Trump campaign manager pushed Ukraine hacking conspiracy, documents show
New papers suggest Republicans had ‘non-public information’ on leak of Democrat emails
Paul Manafort (R), US president Donald Trump’s former campaign chairman, at a court in New York in June 2019. Photograph: Jefferson Siegel/The New York Times
US president Donald Trump clamoured for the speedy release of emails hacked from Democrats during the 2016 election campaign, and a top Trump aide promoted the idea that Ukraine, rather than Russia, was behind the cyber attack, documents from special counsel Robert Mueller’s inquiry showed on Saturday.
The revelations were included in the 500 pages of interview summaries, emails and other documents related to Mr Mueller’s report released by the US justice department on Saturday. The documents were released after a court battle with BuzzFeed News and CNN.
Mr Mueller’s report on his inquiry detailed Russian meddling in the 2016 US election,
The documents released included summaries of FBI interviews with Mr Trump’s deputy campaign chair Rick Gates, his one-time campaign chairman Paul Manafort, former campaign lawyer Michael Cohen, and Steve Bannon, the former presidential adviser.
Mr Gates told investigators on April 10th, 2018, that Manafort during the 2016 campaign believed a hack of Democratic National Committee (DNC) emails was “likely” carried out by Ukrainians, not Russians, the documents showed. A lawyer for Mr Gates did not immediately respond to a request for comment.
Mr Trump’s allies later promoted that theory to undermine Mr Mueller’s conclusions about Russian interference, but it has been discredited.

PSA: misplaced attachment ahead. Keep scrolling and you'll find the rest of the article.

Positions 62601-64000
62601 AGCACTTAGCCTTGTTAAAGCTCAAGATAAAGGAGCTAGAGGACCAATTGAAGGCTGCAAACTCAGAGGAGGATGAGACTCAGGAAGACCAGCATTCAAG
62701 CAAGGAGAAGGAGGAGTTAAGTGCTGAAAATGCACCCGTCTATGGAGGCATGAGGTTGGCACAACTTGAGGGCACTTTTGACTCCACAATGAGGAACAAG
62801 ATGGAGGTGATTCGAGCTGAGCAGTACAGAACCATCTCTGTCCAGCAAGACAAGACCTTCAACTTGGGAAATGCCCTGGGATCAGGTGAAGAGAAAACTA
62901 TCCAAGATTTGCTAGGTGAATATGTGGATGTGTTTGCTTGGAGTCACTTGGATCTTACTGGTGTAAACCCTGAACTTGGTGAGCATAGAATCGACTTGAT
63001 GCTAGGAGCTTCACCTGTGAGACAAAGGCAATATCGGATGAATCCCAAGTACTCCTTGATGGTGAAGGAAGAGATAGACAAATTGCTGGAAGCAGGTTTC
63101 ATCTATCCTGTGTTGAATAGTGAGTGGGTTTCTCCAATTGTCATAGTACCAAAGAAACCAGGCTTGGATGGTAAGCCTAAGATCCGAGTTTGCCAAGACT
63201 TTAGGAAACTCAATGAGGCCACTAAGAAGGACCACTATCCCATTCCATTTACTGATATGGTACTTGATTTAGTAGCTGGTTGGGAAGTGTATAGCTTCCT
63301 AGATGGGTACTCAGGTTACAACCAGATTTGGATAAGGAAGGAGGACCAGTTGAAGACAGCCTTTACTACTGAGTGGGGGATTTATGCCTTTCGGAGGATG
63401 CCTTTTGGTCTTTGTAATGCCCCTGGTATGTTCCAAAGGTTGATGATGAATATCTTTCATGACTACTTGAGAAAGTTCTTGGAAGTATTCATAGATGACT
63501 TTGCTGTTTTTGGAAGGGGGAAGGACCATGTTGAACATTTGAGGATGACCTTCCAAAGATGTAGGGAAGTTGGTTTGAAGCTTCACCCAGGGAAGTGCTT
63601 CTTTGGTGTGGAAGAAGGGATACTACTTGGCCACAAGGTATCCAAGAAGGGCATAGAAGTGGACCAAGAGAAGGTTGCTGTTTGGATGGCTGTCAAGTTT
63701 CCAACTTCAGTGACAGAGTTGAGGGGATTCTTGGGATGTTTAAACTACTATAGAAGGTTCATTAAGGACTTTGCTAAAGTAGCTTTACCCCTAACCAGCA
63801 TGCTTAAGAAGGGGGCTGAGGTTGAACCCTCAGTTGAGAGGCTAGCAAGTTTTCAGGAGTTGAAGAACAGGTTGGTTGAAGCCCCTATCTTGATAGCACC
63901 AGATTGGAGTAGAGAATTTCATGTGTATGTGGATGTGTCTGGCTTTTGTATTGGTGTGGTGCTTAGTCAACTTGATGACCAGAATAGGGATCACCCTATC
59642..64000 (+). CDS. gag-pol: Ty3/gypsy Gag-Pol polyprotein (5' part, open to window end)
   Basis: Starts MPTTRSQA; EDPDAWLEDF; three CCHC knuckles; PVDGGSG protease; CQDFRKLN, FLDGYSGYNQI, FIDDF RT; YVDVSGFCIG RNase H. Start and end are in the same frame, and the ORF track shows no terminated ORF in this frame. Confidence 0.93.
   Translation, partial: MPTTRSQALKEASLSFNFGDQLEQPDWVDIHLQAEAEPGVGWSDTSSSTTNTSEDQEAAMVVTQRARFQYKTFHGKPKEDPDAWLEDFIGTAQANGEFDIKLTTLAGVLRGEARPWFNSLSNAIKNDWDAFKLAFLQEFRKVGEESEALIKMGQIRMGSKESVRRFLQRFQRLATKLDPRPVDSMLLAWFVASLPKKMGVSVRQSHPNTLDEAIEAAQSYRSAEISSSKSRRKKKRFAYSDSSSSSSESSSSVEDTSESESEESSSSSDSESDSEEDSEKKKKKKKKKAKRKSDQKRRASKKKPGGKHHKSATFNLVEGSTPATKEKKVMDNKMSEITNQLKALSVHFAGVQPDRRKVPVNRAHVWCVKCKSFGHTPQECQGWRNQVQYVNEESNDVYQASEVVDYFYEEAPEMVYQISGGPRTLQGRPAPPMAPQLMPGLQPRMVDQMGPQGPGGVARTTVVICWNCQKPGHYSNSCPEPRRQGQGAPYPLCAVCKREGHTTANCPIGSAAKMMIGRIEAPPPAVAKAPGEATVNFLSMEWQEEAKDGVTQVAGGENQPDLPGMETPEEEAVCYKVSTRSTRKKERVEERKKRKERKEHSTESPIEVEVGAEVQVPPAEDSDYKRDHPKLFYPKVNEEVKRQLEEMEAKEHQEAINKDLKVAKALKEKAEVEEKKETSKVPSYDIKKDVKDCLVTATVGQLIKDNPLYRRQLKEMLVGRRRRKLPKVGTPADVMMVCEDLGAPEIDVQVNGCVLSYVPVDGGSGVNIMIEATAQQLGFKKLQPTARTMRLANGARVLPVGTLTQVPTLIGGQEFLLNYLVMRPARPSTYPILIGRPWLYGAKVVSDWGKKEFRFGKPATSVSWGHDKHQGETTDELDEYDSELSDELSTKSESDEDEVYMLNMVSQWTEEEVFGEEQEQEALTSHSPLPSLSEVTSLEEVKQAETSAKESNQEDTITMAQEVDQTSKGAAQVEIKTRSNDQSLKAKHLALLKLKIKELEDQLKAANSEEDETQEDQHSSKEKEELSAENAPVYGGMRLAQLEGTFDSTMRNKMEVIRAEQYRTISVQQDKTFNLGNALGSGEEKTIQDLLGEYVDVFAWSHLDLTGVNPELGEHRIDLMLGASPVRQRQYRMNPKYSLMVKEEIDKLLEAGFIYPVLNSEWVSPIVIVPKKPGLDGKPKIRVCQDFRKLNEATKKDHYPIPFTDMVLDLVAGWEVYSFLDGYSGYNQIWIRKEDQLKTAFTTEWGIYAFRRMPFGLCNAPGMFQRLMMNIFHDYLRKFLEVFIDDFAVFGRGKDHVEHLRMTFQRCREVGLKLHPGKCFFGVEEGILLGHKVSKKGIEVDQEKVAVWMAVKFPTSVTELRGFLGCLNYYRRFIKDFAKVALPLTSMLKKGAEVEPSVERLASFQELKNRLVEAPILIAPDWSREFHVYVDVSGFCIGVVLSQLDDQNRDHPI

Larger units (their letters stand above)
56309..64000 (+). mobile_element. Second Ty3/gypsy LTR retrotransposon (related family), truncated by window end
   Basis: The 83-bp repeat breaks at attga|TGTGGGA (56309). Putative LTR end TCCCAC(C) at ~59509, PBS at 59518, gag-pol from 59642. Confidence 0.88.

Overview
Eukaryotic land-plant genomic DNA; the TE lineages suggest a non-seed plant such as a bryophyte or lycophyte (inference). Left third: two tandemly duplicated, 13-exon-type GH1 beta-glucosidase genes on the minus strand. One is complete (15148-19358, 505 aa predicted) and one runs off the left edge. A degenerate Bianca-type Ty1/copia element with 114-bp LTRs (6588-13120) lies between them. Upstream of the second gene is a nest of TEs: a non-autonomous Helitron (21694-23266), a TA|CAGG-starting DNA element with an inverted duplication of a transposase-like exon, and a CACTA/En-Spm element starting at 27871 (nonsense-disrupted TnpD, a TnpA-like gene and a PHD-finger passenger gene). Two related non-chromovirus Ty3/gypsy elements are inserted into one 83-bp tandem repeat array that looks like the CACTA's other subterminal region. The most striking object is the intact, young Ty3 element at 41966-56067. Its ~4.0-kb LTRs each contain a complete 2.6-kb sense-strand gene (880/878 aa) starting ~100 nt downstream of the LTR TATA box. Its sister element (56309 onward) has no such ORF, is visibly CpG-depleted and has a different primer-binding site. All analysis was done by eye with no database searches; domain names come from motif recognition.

The current House of Representatives impeachment inquiry into the president is looking at whether Mr Trump improperly pressured Ukraine president Volodymyr Zelenskiy to investigate political rival, and former vice-president, Joe Biden in a July phone call.
In that call, Mr Trump pressed the Ukrainian president to investigate possible Ukraine involvement in the 2016 email hacking.
The Gates interview notes also suggested that the Republican National Committee (RNC) has more knowledge then previously disclosed about the hacked DNC emails.
Mr Gates told investigators the RNC had “non-public information” about the timing of the release of the emails on website WikiLeaks, but did not identify who at the RNC knew this information. The RNC has not commented on the documents’ release.
WikiLeaks founder Julian Assange was charged with conspiracy to commit computer intrusion by the US government in April.
During the 2016 campaign, Mr Trump was frustrated that WikiLeaks was slow in releasing DNC emails that the Trump campaign was told WikiLeaks had obtained, the newly released documents show.
When WikiLeaks did dump a series of documents, Mr Gates said the campaign’s response was “euphoric”.
In July 2017, Mr Trump publicly asked Russia for help finding emails his election rival Hillary Clinton, the former secretary of state, had not made public during a state department inquiry into her use of a private email server.
Mr Trump later backtracked, telling Fox News: “Of course I’m being sarcastic.”
“Trump was generally frustrated Clinton’s missing emails had not been found,” Mr Gates said in an interview, the notes show.
The documents also include email correspondence between Mr Bannon and Jared Kushner, Mr Trump’s adviser and son in law, as well as a “proposal to obtain” and analyse emails belonging to Ms Clinton, which was sent to Mr Bannon by conservative activist and former congressional staffer Barbara Ledeen.
BuzzFeed filed a freedom of information request seeking all documents related to the investigation by former FBI director Mueller and a lawsuit to get access to the documents. – Reuters